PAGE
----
Single page apps

Modern web applications often use a single page architecture. In it, client-side JavaScript modifies the HTML in response to user actions. This model uses the History API to modify the current URL as the user interacts with the web application, leading to what is effectively 'mock' browsing. While subsequent browsing may be "fake", the initial browsing is real and it is still important to ensure that it is not blocked on the web.

Fortunately, if you are using the single page architecture, there is a simple pattern to follow to serve the initial navigation from the cache: the application shell. In this model, your service worker responds to navigation requests by returning the same unique HTML file that has already been cached, regardless of the requested URL. This HTML should be basic and consist, perhaps, of a generic loading indicator or skeleton content. Once the browser has loaded this HTML from cache, your existing client-side JavaScript takes over and displays the correct HTML content for the URL of the original browse request.

Workbox provides the tools you need to implement this approach; the navigateFallback
option

allows you to specify which HTML document to use as your application's shell, along with an optional allow and deny list to limit this behavior to a subset of your URLs.

Multi-page apps

If your web server generates the HTML for your site dynamically, or you have more than a few dozen unique pages, then it is much more difficult to bypass the net when handling browsing requests. The advice in Everything Else likely applies to you.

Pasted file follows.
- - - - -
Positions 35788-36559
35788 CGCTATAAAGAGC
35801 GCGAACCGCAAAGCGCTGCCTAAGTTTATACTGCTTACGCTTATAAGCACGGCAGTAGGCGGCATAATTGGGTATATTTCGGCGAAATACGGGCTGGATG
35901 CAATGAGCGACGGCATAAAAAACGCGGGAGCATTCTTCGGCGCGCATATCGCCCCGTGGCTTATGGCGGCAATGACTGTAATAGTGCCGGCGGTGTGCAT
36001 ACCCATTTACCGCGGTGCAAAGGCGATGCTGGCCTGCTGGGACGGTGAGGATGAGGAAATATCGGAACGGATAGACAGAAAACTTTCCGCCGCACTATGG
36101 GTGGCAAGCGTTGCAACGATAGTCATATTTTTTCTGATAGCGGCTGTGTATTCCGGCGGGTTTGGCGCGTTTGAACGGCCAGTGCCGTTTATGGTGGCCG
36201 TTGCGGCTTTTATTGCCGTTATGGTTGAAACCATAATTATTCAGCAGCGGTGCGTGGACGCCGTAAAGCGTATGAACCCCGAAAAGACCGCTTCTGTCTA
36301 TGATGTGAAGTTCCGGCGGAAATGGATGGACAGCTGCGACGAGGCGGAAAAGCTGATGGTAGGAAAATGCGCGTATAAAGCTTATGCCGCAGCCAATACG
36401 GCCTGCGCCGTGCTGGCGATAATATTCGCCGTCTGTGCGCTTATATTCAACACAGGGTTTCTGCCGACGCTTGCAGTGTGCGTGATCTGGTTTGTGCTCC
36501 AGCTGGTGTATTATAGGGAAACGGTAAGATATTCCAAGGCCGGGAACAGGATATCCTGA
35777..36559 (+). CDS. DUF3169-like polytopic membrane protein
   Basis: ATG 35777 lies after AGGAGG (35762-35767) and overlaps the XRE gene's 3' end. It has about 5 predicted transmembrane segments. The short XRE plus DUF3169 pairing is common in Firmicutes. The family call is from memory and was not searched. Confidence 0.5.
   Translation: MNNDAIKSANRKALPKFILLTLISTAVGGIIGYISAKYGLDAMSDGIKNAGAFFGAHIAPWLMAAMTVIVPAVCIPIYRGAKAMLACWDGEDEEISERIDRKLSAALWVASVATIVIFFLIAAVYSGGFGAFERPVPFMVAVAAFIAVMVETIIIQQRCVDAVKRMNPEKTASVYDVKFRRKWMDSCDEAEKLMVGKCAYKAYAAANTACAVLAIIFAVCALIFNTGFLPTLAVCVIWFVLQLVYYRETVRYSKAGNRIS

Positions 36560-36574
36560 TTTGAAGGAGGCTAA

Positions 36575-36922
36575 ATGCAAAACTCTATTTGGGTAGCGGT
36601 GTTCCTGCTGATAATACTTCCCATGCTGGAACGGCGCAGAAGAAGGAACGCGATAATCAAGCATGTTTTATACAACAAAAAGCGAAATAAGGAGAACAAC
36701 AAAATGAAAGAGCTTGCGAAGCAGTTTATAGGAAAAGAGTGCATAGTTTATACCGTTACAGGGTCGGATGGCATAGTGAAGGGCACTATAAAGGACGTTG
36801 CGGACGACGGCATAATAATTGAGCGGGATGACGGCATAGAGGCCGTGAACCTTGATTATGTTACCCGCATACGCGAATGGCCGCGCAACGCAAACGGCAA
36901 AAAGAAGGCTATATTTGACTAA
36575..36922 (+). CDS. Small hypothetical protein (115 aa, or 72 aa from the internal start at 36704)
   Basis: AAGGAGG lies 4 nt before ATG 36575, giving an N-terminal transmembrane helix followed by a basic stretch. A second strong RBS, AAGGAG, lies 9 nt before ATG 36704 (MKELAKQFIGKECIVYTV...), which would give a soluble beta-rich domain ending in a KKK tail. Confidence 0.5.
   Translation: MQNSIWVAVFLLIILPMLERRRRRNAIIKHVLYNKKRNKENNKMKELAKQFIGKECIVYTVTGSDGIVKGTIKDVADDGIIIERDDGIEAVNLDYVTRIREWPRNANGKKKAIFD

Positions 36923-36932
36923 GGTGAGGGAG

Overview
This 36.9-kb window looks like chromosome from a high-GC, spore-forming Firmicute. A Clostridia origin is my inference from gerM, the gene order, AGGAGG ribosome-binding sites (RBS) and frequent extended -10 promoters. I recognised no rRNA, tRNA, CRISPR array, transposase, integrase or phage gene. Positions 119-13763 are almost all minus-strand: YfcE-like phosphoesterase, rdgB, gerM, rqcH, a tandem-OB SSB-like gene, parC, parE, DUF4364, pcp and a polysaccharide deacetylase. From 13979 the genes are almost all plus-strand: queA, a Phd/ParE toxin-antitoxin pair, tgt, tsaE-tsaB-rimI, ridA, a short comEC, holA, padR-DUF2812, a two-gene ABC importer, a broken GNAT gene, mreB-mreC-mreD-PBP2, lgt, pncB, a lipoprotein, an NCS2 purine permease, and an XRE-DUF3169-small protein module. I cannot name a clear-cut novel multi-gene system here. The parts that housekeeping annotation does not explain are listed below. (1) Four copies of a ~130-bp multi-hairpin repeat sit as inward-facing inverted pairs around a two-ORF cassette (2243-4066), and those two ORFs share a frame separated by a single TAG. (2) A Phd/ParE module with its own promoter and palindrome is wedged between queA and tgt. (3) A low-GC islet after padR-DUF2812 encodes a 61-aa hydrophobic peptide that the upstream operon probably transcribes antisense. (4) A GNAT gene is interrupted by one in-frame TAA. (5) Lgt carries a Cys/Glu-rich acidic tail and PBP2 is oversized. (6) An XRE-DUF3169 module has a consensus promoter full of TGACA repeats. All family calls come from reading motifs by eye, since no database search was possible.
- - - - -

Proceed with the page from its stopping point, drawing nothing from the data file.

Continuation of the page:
But for a certain subset of multi-page applications, you might be able to implement a service worker that fully replicates the logic used on your web server to generate HTML. This works best if you can share routing information and templates between the server and service worker environments, and in particular if your web server uses JavaScript (without relying on
Node.js-specific features, such as file system access).

If your web server falls into that category and you would like to explore an approach to move HTML generation off the network to your service worker, the guide at Beyond SPAs: Alternative Architectures for Your PWA can help you get started.

Everything else

If you are unable to respond to cached HTML navigation requests, you should take steps to ensure that adding a service worker to your site (to handle other non-HTML requests) does not slow down your navigations. Starting the service worker without using it to respond to a browse request will introduce a small amount of latency (as explained in Building faster, more resilient applications with Service Worker). You can mitigate this overhead by enabling a function called navigation preload, and then using network response
that has been preloaded within your fetch event handler.

Workbox provides a helper library that function detects whether navigation preload is supported and, if so, simplifies the process of telling your service worker to use network response.

Photo by Aaron Burden in Unsplash,